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Technical Briefs

Differential Translocation of Nuclear Factor-KappaB in a Cardiac Muscle Cell Line Under Gravitational Changes

[+] Author and Article Information
Ohwon Kwon

Department of Mechanical Engineering, University of Cincinnati, Cincinnati, OH 45221

Michael Tranter, W. Keith Jones

Department of Pharmacology and Cell Biophysics, University of Cincinnati, Cincinnati, OH 45221

John M. Sankovic

Microgravity Science Division, NASA Glenn Research Center, Cleveland, OH 44135

Rupak K. Banerjee1

Department of Mechanical Engineering, and Department of Biomedical Engineering, University of Cincinnati, Cincinnati, OH 45221rupak.banerjee@uc.edu

1

Corresponding author.

J Biomech Eng 131(6), 064503 (May 08, 2009) (4 pages) doi:10.1115/1.3128718 History: Received February 08, 2009; Revised March 20, 2009; Published May 08, 2009

Abstract

Microgravity (micro-g) environments have been shown to elicit dysregulation of specific genes in a wide assay of cell types. It is known that the activation of transcription factors and molecular signaling pathways influence various physiological outcomes associated with stress and adaptive responses. Nuclear factor-kappa B $(NF-κB)$ is one of the most prevailing oxidation-sensitive transcription factors. It is hypothesized that simulated microgravity would activate $NF-κB$ and its downstream transcriptional networks, thus suggesting a role for $NF-κB$ in microgravity induced muscle atrophy. To investigate the activation of $NF-κB$ in a rat cardiac cell line (H9c2) under micro-g, rotating wall vessel bioreactors were used to simulate micro-g conditions. Western blotting revealed that mean nuclear translocation of $NF-κB$ p65 subunit was 69% for micro-g and 46% for unit-g dynamic control as compared with a 30 min $TNF-α$ positive control $(p<0.05, n=3)$. The results from western blots were confirmed by enzyme-linked immunosorbent assay, which showed 66% for micro-g and 45% for dynamic control as compared with positive control $(p<0.05, n=3)$. These results show significant differential translocation of $NF-κB$ p65 under simulated micro-g. These results may be expanded upon to explain physiological changes such as muscle atrophy and further identify the regulatory pathways and effector molecules activated under exposure to micro-g.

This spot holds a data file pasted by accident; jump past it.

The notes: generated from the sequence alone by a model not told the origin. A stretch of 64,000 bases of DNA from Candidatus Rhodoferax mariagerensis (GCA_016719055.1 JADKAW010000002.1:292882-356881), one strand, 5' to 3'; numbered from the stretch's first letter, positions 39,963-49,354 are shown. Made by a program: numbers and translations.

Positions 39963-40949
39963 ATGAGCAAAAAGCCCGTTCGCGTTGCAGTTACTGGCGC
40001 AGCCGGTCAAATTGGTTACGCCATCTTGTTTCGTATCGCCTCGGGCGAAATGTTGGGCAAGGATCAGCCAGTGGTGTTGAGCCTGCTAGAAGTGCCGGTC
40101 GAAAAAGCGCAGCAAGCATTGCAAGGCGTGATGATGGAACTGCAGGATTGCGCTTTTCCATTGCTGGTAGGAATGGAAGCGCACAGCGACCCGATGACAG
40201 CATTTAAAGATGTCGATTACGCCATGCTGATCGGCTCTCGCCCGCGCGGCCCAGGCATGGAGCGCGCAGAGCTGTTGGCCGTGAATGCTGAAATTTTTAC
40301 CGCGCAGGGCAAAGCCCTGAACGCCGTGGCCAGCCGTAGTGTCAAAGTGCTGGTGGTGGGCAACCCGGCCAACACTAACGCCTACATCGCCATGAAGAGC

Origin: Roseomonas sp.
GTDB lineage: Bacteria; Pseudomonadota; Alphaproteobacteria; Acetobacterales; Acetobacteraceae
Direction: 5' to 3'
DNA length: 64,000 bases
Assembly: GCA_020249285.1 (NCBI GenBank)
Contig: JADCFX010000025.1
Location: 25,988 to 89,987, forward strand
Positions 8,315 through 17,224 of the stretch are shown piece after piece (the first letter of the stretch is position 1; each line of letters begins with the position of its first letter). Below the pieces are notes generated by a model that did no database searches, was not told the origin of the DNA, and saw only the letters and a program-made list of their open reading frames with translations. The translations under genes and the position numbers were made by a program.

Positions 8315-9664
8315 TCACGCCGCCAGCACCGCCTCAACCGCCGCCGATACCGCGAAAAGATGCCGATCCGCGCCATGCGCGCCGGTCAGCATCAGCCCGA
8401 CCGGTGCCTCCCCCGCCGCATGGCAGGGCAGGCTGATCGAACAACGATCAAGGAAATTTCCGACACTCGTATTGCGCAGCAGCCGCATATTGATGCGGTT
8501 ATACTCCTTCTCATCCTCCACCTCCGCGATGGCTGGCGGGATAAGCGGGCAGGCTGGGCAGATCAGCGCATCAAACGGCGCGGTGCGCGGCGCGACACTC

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Figures

Figure 1

Experimental design: (a) RWVs in the simulated MG and (b) the unit-g DC

Figure 2

Western blots result for NF-κB p65 in nuclear lysates of H9c2 cells (p∗<0.05, data are expressed as mean ± SEM of three independent experiments)

Figure 3

ELISA result for NF-κB p65 in nuclear lysates of H9c2 cells (p∗<0.05, data are expressed as mean ± SEM of three independent experiments)

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